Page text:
Magazine Opinions Volume 70, Issue 9

Golden State of Disrepair

By Andrew Francois

Graphic By Rin Boegel

“The arc of history is bending in our direction!” Gavin Newsom yelled to his supporters on the night of his gubernatorial victory in 2018. Things have not turned out quite so well for him.

In February 2020, a ragtag group of California Republican voters launched an official petition calling for the recall of Governor Newsom. California is one of 19 states that allow recall elections, the fundamental principle of which is that, if enough signatures of registered voters are collected by a political action group, a special election can be held, the ballots of which ask voters whether or not the state official in question should be removed from office, and if so, who should replace them. 

The recall campaign initially focused on what its proponents viewed as Newsom’s failures in regards to homelessness and illegal immigration. The deadline to receive the necessary 2 million signatures was set for November 17th, 2020. Even with the onset of the COVID-19 pandemic and growing criticism of Newsom’s administration, the campaign lagged.

Then, on November 6th, 2020, a new breath of life for the recall campaign. First, a California State Court extended the deadline for signatures to March 7th, 2021. 

That very same night, Governor Newsom enjoyed what was no doubt a delicious dinner at The French Laundry, an upscale restaurant in Napa County. The only issue? Newsom was seated maskless with several other families, just days after releasing restrictive state guidelines for family gatherings over the Thanksgiving holiday. 

From there the recall campaign (and the battle against it) took off. Billions of dollars in donations came in to both sides, and by March the recall campaign submitted its petition with the needed signatures. The whole affair brings to the minds of older Californians the 2003 recall of Governor Gray Davis, ending with the special election that elected Arnold Schwarzenegger, who himself has noted the similarities between the ‘03 and ‘21 campaigns.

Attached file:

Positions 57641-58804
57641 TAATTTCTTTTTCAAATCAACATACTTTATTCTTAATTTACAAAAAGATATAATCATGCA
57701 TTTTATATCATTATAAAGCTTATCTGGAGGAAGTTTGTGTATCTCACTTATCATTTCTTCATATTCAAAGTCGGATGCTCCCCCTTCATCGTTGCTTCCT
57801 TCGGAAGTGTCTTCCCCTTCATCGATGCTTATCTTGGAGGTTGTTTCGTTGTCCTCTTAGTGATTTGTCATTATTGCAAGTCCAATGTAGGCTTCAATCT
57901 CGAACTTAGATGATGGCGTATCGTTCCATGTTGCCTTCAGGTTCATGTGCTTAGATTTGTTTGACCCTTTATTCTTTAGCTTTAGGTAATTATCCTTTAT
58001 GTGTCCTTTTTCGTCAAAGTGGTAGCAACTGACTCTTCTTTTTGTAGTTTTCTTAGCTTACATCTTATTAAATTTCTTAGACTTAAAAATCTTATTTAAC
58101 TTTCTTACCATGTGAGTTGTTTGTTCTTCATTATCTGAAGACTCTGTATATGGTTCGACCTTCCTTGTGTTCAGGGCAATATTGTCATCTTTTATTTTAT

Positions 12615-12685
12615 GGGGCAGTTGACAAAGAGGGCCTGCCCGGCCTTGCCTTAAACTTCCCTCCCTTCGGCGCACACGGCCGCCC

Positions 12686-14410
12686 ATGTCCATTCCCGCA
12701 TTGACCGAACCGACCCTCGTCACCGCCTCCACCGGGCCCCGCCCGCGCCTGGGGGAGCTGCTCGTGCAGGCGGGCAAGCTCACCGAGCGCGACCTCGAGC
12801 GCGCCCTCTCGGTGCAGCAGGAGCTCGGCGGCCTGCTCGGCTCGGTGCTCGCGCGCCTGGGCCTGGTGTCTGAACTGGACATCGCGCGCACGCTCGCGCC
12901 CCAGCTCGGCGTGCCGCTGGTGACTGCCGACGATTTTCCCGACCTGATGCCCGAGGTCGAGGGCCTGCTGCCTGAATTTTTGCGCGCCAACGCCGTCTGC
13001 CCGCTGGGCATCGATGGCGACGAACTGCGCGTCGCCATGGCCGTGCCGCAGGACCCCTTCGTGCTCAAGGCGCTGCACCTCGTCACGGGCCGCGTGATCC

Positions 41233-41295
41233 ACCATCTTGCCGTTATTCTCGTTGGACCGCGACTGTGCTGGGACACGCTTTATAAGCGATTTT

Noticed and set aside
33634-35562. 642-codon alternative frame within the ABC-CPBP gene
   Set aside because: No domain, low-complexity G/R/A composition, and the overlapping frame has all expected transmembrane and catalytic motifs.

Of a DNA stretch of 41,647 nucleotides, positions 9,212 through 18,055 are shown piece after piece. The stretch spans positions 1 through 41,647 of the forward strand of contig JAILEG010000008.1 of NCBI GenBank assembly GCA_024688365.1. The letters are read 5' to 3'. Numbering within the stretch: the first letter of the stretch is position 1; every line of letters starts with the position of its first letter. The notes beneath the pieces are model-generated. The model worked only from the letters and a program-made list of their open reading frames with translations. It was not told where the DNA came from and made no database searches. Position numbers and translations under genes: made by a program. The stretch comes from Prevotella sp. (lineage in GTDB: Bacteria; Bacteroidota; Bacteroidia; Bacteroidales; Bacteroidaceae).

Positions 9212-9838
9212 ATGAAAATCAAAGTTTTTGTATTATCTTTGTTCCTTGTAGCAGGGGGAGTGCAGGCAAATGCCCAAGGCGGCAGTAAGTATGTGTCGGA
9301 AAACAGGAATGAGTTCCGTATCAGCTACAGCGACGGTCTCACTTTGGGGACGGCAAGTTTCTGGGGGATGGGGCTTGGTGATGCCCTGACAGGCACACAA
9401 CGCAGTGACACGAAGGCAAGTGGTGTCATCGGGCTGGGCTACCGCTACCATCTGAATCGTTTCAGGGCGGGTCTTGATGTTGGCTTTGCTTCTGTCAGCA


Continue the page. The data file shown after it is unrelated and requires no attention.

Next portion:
At this point, no hard date is set for the special election, but November of this year seems a likely time. So what’s the deal now? Should Newsom be recalled? Will he be? Who should replace him?

Newsom, of course, deserves every bit of the criticism the recall campaign has mounted against him. California continues to become the poster child of homelessness as cities become sanctuaries for the wealthy, the California Public Utilities Commission faced heavy criticism for yet another round of frighteningly regular and deadly wildfires, unemployment in the state currently hovers around 9%, racial tensions left unaddressed spilled into months of protests and opportunistic looting this past summer, and by some accounts, about half of the state’s COVID-19 vaccines sit unused in freezers (vaccinations in the state have been administered almost exclusively in Los Angeles County and the Bay Area). The French Laundry was just the icing on the cake.

Will Newsom be recalled? A more difficult question. One thing is for certain: Gavin Newsom has never been more unpopular. A UC Berkeley-facilitated poll gathered that his current approval rating is 46%, an 18-point drop from four months ago. But Newsom is still a Democrat in an overwhelmingly Democratic state. A relatively small portion of the state’s electorate seems willing to recall him at this point.

On the off chance that Newsom’s luck took another turn for the worse, who would replace him? Several have announced campaigns to run in the special election. Former San Diego Mayor Kevin Faulconer and former U.S. Representative Doug Ose seem the most serious candidates at this point. Socialite and former Olympian Caitlyn Jenner (born William Bruce Jenner) has notably launched a campaign as well, one which quickly became the laughingstock of California political editorials.

What would make this year’s recall election decidedly more interesting would be another prominent Democrat choosing to run against Newsom. This seems unlikely, but it was Cruz Bustamante’s decision to run in 2003 that left the Democratic base divided, allowing Schwarzenegger to sweep the state.